What a Year It Has Been

By Andreas Roell

 

2020 has truly been an unprecedented year in all of our lives.  From the pandemic, to the historical election, to the way most of us just celebrated this holiday season unlike any other.  As always, unprecedented times come with significant insights and learnings.  This is especially true for the financial markets this year.  It will clearly go down in history as the most volatile, highest magnitude, fastest, news-driven and unpredictable market in history.

 

Many of the systematic, quantitative and algorithmic-based asset managers had to completely restructure how they have operated for years. See Renaissance Capital, as an example here.

 

Before I jump into some of the root causes of these troubles, I want to give you some fascinating data points. First, I asked individuals on our science team to provide me with some visual analysis of the year 2020 versus some previous years. We used a Pearson’s Correlation Coefficient Prism to display analogies and diverting time periods. The graph clearly shows how 2020 can be analogous to the recession of 2008.

 

A deeper look at 2020 shows that the majority of the irregularities occurred in the April / May time frame although the remainder of the year has shown also strong tendencies of dissimilarities.

 

Sifting through market data (through November 2020) I tabulated and identified additional clarity of this fascinating year.

The graph below shows the magnitude of daily point changes in DOW’s history:

 

Or below: The Top 20 Days of the S&P since 1967 with the Largest Intraday Point Swings.

Surprise, surprise, they are all days in 2020.

 

Or the largest single day changes of the S&P compared to a previous day with 70% of the top 40 existed in 2020:

 

Largest Daily Point Gains:

Largest Daily Point Losses:

 

Or the incredible rally from the election results that saw a 7.25% jump in the first week after the election. Here is a comparison I found to other post-election market behavior:

Source: https://www.winton.com/longer-view/market-impact-of-us-presidential-elections (By the way this is a very cool history of stock markets and presidential elections)

 

CNN reported: “Post-election chaos would of course rattle markets, which famously hate uncertainty. The smoother-than-feared election set off a celebration on Wall Street, with the S&P 500 notching its biggest post-election rally since 1932.”

Hopefully, I have provided some convincing data to make you feel good about going through probably the most unusual financial year ever.  Earlier, I promised that I will come back around the issues that quant, systematic and algorithmic funds are facing specifically during a year like 2020.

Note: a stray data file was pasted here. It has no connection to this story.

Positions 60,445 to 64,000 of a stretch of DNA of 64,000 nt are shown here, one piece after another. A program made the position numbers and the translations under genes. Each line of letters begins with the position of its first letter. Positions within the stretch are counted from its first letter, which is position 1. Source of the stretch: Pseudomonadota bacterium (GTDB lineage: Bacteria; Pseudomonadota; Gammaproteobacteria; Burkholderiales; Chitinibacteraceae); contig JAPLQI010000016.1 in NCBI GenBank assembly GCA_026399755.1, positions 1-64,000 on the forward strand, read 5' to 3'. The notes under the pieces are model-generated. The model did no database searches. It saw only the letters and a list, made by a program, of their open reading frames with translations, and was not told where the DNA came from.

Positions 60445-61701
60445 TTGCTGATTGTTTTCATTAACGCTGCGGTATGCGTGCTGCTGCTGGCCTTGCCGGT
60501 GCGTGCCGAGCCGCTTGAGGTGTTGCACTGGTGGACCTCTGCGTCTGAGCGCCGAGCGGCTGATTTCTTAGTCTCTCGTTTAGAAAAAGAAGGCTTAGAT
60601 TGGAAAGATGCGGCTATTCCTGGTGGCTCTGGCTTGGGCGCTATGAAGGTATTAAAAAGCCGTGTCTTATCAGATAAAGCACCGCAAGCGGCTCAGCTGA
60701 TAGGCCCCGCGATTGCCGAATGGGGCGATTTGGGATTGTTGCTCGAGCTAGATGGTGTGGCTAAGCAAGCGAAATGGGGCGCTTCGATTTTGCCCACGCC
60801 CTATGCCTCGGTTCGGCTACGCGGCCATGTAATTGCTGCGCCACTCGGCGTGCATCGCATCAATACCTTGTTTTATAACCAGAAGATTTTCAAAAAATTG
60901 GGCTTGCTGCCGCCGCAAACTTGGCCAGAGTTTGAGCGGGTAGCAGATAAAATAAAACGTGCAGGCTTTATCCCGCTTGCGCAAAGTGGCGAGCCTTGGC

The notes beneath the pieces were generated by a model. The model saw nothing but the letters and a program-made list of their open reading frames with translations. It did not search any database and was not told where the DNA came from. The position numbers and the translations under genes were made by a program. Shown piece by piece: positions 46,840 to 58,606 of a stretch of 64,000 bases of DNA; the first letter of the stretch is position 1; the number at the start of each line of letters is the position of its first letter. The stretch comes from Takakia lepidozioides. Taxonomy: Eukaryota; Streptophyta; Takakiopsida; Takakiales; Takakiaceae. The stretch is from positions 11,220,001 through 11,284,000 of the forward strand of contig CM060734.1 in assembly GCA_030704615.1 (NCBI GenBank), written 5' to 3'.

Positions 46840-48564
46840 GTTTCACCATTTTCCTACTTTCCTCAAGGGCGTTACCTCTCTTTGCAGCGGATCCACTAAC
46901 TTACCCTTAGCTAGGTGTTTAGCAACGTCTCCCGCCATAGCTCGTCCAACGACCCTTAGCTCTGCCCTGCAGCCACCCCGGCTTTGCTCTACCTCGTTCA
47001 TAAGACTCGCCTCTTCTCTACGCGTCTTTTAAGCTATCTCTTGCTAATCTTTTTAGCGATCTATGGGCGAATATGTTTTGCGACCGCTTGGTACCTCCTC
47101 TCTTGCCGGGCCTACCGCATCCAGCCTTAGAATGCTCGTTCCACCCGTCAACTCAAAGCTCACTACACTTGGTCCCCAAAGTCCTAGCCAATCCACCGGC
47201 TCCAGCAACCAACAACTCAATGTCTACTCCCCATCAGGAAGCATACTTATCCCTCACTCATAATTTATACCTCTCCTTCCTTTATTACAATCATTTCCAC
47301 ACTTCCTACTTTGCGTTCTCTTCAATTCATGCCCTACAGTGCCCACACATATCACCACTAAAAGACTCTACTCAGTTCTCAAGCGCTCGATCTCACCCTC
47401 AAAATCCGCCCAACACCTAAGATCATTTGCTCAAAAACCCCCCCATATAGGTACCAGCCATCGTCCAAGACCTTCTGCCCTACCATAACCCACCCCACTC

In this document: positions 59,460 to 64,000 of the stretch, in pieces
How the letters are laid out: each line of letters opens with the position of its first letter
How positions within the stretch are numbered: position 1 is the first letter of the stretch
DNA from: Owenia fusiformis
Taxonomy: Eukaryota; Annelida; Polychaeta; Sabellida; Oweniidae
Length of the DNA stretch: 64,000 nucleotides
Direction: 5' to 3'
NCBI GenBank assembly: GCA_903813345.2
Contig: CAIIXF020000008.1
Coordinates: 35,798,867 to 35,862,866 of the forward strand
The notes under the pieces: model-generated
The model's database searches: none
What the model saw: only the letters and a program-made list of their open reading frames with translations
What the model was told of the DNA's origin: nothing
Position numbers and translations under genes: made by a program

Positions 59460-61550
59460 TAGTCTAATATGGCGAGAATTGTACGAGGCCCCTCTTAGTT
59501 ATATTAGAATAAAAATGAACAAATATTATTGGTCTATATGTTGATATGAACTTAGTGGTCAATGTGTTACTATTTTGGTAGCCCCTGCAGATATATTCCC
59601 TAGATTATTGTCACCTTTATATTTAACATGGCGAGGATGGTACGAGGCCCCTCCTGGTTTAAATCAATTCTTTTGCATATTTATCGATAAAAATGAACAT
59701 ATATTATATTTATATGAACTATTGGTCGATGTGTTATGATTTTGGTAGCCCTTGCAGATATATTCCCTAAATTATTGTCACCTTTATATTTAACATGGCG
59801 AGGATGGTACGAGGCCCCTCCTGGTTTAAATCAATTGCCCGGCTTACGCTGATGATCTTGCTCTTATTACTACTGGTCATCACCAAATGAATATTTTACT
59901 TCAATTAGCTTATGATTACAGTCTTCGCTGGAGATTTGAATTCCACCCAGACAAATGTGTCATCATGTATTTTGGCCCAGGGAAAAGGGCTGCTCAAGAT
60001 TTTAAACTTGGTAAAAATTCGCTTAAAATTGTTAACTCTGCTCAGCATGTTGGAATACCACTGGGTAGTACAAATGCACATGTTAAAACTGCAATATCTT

The root problem is that the typical trade executions and decision making processes rely on historical data. According to Bloomberg, Renaissance clearly stated the problem during their September letter to clients: “It is not surprising that our funds, which depend on models that are trained on historical data, should perform abnormally (either for the better or for the worse) in a year that is anything but normal by historical standards.”

 

So for me, the question that I would ask myself if I were in Renaissance or a typical quant strategy is this:  What would it mean if 2020 is just a signal of a brand new market regime?  One that is erratic as the retail investors provide over 20% of trade flow – the highest share ever to multiple sources. Or if the speed of automated decision making continuously increases to unprecedented levels.

 

What if markets continue to charter new dissimilarities and the historical data sets that these traditional algorithmic or quantitative strategies are not relevant anymore?

 

It means that we will be beginning a new chapter of hedge funds closures potentially – one that is specifically targeting the quantitative, systematic and algorithmic shops that are unable to reinvent their approach.  At a minimum, they must address decision making made with increasingly more sparse data sets or reconfigure existing logic to a higher level of market signal detection.

 

Without giving away our recipe of course, the key is to advance the authenticity of models to a point where they are self-learning and much more agile.  If the markets of 2020 have proven anything, it has shown that building dynamic models that evolve and make decisions in extreme conditions is the future.